Stephen King’s ‘The Mist’ Officially Gets A TV Series Order
Stephen King will see another one of his novels adapted for the small screen. Spike TV has officially picked up an entire season of The Mist from Stephen King, which follows a pilot order and pitch that seemed to make the stars align for the project.
Not only did Spike pick up the order for a TV series with King, but they are also fast tracking it for release on their network. According to Deadline, the production schedule will start this summer, and they are trying to get it to air by as early as the start of winter in 2017.
‘The Mist’ TV Series Coming to Spike! https://t.co/Hz2oO83Bdm pic.twitter.com/mPTuk1NKpC
— PopHorror (@Pop_Horror1) April 14, 2016
For those who are familiar with TV production schedules and turnaround times, that is quite impressive for a new series.
Although Stephen King has had several adaptations of his hit novels for film and miniseries on TV, he has been quite busy here lately churning out one TV series after another, most of which have been adaptations from his more recent work.
King’s most recent runs on cable, streaming, and broadcast television includes Haven, Under the Dome, 11/22/63, and The Dark Tower, which will be made into a series of films with rumors that there will also be miniseries events on cable TV for the latter.
There is no doubt that Stephen King and Spike are about to go for broke with The Mist, though. The story itself, along with tragic film that followed, has so many different avenues of depth that King himself has gone with that the series could likely make a long run on the network and may even have a The Walking Dead effect on the network, just like TWD did for AMC.
The basic premise to Stephen King’s The Mist is that a military installation near a small seaside town has been experimenting with alternate dimensions. But one of their experiments went wrong, and the creatures from the “other side” came pouring through.
#movies The Mist Is Moving Forward, Here’s What’s Happening: Horror author Stephen King is a master of… https://t.co/wMfOFONwFm #cinema
— RTM Media (@Content_Article) April 14, 2016
The mist was basically Stephen King’s way of introducing the horror to the town without the people seeing what was coming. The mist itself allowed the insect-like creatures to breach Earth’s current boundaries, and the creatures were kind of like those dreamed up in Japanese giant monster films.
There were giant flying insects that were hungry for meat and liked to use their stingers. There were giant spiders that were so aggressive that they took over an entire pharmacy with relative ease, or so it showed in the movie.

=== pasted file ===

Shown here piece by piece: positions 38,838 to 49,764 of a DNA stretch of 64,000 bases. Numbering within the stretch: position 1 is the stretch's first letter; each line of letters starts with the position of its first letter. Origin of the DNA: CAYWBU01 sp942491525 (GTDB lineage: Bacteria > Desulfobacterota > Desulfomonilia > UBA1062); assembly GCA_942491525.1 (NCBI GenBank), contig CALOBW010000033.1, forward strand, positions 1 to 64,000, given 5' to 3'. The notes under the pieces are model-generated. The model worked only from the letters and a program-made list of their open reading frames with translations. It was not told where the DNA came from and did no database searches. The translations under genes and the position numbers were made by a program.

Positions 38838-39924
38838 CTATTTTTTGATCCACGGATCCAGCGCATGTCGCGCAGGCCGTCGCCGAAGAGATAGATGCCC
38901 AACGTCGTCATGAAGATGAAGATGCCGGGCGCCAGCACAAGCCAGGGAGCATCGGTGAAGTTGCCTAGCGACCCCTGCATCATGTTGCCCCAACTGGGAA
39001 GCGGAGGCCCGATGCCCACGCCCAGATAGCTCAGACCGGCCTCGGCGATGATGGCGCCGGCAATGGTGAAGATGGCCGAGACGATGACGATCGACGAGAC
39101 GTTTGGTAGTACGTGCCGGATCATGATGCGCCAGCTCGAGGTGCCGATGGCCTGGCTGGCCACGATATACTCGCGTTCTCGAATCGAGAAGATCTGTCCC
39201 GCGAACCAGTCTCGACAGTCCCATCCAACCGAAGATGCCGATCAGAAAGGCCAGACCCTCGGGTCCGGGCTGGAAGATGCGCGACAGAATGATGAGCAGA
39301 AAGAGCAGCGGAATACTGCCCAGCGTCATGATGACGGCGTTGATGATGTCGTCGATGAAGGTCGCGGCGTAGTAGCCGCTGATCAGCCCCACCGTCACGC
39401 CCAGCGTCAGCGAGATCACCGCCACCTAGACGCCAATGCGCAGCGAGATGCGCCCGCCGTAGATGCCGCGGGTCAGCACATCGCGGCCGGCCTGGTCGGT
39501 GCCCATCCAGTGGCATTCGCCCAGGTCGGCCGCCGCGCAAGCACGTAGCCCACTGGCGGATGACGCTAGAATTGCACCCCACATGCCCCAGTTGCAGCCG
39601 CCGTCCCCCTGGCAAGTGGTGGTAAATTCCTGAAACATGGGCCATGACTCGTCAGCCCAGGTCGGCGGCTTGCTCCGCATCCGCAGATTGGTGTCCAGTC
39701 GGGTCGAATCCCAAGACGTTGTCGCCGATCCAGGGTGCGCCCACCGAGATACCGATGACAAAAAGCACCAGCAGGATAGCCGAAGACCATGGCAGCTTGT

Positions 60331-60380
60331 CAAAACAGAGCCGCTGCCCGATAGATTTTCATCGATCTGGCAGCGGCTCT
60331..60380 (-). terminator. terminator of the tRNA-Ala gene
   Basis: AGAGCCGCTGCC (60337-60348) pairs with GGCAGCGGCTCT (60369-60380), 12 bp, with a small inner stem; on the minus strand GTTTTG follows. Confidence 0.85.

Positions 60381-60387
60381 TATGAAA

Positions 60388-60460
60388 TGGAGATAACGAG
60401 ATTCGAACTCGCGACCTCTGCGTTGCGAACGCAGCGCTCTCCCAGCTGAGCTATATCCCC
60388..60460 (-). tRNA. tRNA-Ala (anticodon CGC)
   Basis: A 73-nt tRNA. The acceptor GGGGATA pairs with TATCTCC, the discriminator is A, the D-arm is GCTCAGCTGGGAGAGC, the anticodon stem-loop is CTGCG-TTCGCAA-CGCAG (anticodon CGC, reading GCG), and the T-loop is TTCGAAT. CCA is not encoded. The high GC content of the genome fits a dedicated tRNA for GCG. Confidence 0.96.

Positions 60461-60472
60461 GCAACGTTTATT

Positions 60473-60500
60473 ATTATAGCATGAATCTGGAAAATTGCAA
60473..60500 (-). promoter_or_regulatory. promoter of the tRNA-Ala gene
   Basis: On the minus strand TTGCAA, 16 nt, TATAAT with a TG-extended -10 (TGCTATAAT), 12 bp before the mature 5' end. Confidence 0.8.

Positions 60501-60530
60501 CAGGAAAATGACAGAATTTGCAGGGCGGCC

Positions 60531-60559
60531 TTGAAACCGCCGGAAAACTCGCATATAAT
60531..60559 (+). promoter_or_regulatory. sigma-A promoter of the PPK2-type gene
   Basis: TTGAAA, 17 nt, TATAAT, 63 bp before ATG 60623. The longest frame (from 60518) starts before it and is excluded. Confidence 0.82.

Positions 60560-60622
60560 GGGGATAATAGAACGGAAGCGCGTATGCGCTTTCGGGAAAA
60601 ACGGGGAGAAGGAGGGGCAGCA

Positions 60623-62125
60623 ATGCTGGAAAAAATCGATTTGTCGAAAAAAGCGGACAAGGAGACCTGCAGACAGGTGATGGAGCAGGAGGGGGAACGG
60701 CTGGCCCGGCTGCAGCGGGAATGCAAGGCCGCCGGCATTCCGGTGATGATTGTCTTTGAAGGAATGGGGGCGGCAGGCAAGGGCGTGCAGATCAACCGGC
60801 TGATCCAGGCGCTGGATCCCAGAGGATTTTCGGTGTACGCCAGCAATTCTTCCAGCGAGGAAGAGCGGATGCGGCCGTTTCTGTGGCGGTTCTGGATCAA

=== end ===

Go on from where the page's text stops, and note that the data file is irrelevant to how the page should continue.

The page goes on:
In the film, the main character, played by Thomas Jane, was stuck inside a grocery store with his son and several other patrons of the town. They were forced to stay inside the store and defend themselves from the monstrous insects and tentacled creatures.
But the real meat of the story was not exactly the horror that was happening between the people and the monsters. Rather, it was how people responded to the invasion of the creatures and how they started to turn on each other. There was a major theme that grew out of the people in the grocery store that dealt mainly with religion and a cult-like uprising.
.@StephenKing‘s #TheMist series ordered by Spike https://t.co/f2iRy4YMJG pic.twitter.com/N437TIBXMa
— TV Guide (@TVGuide) April 14, 2016
The Mist film was directed by Frank Darabont. He and Stephen King have a had a long-standing relationship with book-to-movie adaptations over the years. Darabont also directed The Shawshank Redemption (Rita Hayworth and the Shawshank Redemption) and The Green Mile.
One of the core elements to The Mist was the devastating and tragic ending, which left viewers shocked to the core.
Stephen King’s The Mist is being adapted into a 10-episode television series: https://t.co/vjr5e7eBqb pic.twitter.com/c0laQ2jI7e
— Consequence of Sound (@coslive) April 14, 2016
One thing that Stephen King can do with The Mist on Spike is to develop it in such a way that it plays out a lot like The Walking Dead. There will be a supernatural threat and there will also be a human threat. Coincidentally, Darabont also started The Walking Dead on AMC as well.
[Image via Dimension Films/MGM]